Practical tips for buying in the United Kingdom
Your step-by-step guide to the process of purchasing property in the UK covers the key legal and financial considerations as simple steps to follow.
Step one: Find the property
While the first step that you will take during your search will usually be to look up properties online, if possible it’s always a really good idea to spend some time visiting the area you wish to purchase in – visit the local estate agencies, assess what properties are available and get a feel for the neighbourhood. A good estate agent is an incredibly important part of your purchase, so take the time to find out about the different agents in your desired area and see how helpful they are. Find out how to find the right agent.
Step two: Visit the property
We recommend visiting any prospective properties several times to make sure that it’s everything you need. We would also recommend exploring the area and speaking to local people to find out what the area is really like (you can always rely on the British to point out flaws about their home town!).
Renting versus buying
Overseas buyers who are looking to emigrate or buy a holiday home often try before they buy in their country and area of choice by renting beforehand. Many agents offer both short and long term rentals as well as properties for sale – speak to some agents and look around to see what’s on offer that suits your needs.
Step three: Ensure finances are in place
When you find that right property for you, it’s time to make an offer! But first you will need to make sure all your finances are in order – especially if you are buying with a mortgage; are you definitely eligible? Have you factored in the additional costs such as legal fees and agency commission? Legal fees for a property purchase in the UK will typically cost somewhere in the region of £850-£1,500, including VAT at 20 percent.
Step four: Legal advice
You should always use a qualified solicitor when purchasing a home in the UK. In fact, many mortgage providers require both parties to be professionally represented. Meanwhile, the estate agent will normally take somewhere between 1-3 percent of the cost of the property. Don’t forget those currency costs, too!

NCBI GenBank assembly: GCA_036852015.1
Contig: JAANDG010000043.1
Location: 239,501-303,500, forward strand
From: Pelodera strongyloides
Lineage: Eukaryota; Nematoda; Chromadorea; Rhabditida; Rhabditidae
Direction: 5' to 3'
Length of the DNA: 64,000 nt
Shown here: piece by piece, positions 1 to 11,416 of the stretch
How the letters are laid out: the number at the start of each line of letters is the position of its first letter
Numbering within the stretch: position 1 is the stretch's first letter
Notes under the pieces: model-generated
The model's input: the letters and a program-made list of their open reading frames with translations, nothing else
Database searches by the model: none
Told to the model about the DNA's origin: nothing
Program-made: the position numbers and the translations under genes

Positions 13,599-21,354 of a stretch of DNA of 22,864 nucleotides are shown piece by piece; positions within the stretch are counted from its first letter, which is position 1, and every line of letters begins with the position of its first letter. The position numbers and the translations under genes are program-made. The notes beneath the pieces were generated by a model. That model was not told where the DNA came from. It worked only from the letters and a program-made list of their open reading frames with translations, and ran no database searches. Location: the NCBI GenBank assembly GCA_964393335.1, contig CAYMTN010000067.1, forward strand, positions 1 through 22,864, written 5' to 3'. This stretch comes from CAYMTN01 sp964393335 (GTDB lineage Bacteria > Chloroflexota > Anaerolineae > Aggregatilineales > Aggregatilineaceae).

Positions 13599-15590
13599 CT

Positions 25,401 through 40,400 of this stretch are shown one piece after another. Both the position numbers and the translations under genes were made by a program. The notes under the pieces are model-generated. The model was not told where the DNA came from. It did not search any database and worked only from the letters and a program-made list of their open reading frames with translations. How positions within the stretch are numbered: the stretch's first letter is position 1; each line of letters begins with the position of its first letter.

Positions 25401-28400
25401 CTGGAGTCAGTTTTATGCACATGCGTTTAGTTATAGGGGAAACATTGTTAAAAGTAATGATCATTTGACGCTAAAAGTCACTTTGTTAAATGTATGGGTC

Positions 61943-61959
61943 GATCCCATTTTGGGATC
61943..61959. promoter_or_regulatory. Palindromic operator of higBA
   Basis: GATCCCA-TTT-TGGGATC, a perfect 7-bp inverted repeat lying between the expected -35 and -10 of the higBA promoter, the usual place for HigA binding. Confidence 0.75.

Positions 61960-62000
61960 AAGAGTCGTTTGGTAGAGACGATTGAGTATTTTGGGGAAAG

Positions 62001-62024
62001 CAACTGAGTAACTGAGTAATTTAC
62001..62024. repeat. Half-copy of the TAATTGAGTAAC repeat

Estate Agents and viewing properties
Your real estate agent is incredibly important in a successful purchase process. Find out more about choosing the right real estate agent and how to make the most of your property viewings in the UK.
Step five: Make an offer
You will need to ensure you find the right independent solicitor and, with their advice, make and offer on your dream home. Your estate agent will make this offer to the seller for you. It is worth noting that even if the offer is accepted, the house is still not legally yours. You and the seller are not legally bound to complete the purchase until you have reached exchange of contracts. Until this happens, the seller is free to accept a higher offer from another party, should one materialise. This is called “gazumping” and is common practice in the UK, unfortunately.
Step six: Organise a survey
While your solicitors and agents work with the seller’s representatives to draw up the contract, it is worth organising an independent builder’s survey of your potential property. This will alert you to any problems with the home, such as structural damage or damp. Remember, the purchase is still not legally binding at this stage, so if any problems are found, it’s not too late to negotiate on price, or even pull out completely. The cost of a survey will vary from between £300 for a standard builder’s inspection to around £1,000 for a full structural survey. (Beware those hidden costs! Factor them into the budget!)
Step seven: Negotitate a completion date
Once all finances are in place and the buyer has made all their relevant checks, the solicitors will discuss the completion dates required by their clients. Once both parties are ready to proceed, there will then be an exchange of solicitors’ contacts. This is a binding contract and once signed, withdrawing will cost the buyer their deposit and could leave them open to legal action. Non-Brits buying a property will usually be asked to pay 10 percent of the purchase price at exchange of contracts.
Step eight: Completion date
On the date of completion, the solicitor will arrange to settle the remaining sum for the property and then register the title at the Land Registry and send the buyer evidence of registration. Thereafter, the property belongs to the new owner and they can take possession of the keys. Please note that this entire process commonly takes between two to three months and can be longer. This will come as a shock to some overseas buyers, who may be used to much quicker purchasing processes in their home country.